The disgraced mayor of Tower Hamlets is to appeal against a judgment that found him guilty of corrupt and illegal practices.

Lutfur Rahman was forced to step down and leave the Town Hall after a judge ruled that his election last May was void because of a range of illegal interventions, including ghost voters and the use of “spiritual influence”. He is barred from office for five years as was his agent, Cllr Alibor Choudhury

After the ruling his party Tower Hamlets First, which was condemned as an extension of his ego, said the ruling “came as a shock”.

Now a statement on the mayor’s personal website says: “Lutfur Rahman will be appealing the judgment made against him at last Thursday’s election court.

“He continues to reject all claims of wrongdoing and we hold that the integrity of the court system was marred by the bias, slurs and factual inaccuracies in the election judgment.

“Tower Hamlets First councillors reject the election court’s claims that we are nothing more than a one man band.

“We support Lutfur Rahman as a party because he has led in delivering record numbers of social and affordable homes, investing in our young people with maintenance allowances and university grants and standing up to Tory and Labour austerity.”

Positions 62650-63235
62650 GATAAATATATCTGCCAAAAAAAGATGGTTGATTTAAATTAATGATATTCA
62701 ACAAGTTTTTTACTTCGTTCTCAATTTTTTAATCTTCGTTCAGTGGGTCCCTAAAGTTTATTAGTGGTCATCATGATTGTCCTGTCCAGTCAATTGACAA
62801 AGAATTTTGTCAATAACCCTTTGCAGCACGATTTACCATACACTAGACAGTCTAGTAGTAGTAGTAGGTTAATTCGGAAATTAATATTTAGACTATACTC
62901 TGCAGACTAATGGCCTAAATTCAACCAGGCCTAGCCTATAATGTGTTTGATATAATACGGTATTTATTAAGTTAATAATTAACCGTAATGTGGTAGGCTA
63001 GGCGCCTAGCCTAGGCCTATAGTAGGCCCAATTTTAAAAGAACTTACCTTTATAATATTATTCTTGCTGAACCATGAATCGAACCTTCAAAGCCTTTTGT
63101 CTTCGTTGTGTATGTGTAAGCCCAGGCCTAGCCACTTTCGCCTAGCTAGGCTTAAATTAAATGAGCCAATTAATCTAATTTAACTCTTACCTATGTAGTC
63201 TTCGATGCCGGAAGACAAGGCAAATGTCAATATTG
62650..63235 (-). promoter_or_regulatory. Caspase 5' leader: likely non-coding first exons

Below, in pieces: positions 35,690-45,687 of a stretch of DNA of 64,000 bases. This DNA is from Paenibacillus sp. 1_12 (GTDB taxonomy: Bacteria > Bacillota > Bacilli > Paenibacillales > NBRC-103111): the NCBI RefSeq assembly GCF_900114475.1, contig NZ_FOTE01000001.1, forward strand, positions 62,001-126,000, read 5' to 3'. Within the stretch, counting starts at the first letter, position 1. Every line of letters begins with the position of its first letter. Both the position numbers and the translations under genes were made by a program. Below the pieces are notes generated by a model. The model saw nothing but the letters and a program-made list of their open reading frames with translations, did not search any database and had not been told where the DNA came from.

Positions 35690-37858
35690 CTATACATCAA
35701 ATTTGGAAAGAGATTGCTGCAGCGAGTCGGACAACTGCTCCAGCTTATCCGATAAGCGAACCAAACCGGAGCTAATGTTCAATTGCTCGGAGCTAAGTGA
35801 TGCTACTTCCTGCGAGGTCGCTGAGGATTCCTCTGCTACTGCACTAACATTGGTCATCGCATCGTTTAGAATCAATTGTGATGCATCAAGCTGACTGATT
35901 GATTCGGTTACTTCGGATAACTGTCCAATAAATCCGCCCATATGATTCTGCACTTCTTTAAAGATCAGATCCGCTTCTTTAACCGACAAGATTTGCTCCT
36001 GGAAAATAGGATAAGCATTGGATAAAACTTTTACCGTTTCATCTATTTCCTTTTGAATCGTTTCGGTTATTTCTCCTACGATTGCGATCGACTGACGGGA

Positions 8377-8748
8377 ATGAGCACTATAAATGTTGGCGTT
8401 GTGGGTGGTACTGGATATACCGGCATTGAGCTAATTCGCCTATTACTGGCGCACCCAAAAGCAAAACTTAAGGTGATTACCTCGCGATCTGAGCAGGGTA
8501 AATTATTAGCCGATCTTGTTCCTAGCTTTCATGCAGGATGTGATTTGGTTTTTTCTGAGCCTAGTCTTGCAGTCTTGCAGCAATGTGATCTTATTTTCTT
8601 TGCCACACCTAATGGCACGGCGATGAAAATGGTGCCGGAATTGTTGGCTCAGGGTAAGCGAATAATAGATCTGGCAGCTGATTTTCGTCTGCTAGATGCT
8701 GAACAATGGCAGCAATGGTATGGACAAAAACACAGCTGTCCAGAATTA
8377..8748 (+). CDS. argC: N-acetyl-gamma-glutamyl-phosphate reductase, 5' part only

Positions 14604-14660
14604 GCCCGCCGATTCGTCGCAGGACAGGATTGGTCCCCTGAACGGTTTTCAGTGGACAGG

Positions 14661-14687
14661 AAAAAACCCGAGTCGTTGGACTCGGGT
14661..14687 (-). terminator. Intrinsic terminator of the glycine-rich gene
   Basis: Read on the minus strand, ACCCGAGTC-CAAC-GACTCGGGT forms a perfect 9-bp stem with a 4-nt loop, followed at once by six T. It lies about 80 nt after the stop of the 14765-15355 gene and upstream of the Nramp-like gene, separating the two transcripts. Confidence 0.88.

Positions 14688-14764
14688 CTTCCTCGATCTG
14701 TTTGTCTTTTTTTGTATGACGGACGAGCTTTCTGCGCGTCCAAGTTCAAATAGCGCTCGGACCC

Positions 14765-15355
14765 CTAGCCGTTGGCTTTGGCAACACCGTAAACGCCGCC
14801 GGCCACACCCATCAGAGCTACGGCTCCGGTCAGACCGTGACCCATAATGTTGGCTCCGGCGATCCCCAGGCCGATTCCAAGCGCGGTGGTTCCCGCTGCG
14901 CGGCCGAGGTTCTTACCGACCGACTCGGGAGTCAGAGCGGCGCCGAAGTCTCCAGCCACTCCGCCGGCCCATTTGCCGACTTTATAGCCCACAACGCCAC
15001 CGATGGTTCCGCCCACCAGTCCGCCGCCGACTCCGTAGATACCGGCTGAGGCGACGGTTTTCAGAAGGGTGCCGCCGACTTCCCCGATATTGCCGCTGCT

“We support former Councillor Alibor Choudhury because of his record as Cabinet Member for Resources of doing the hard work needed to make these policies happen.”

The election will be re-run on June 11 and Tower Hamlets First initially indicated it would be running a candidate.

It has stepped back from that claim saying: “We will also be deciding this week on a candidate to endorse in the forthcoming mayoral election and election for [Alibor Choudhury’s former] Stepney Ward, and we will make that decision based on who we believe is best placed to deliver stronger communities and a fairer future in Tower Hamlets.”

In the meantime, the former mayor has launched a petition headlined “Stop the anti-democratic coup in Tower Hamlets” while Mr Rahman will headline a rally on Thursday (April 30) at the Waterlily Conference Centre, E1 “to set the record straight”.

A judicial review of the decision would look at the integrity of the process rather than re-run the case.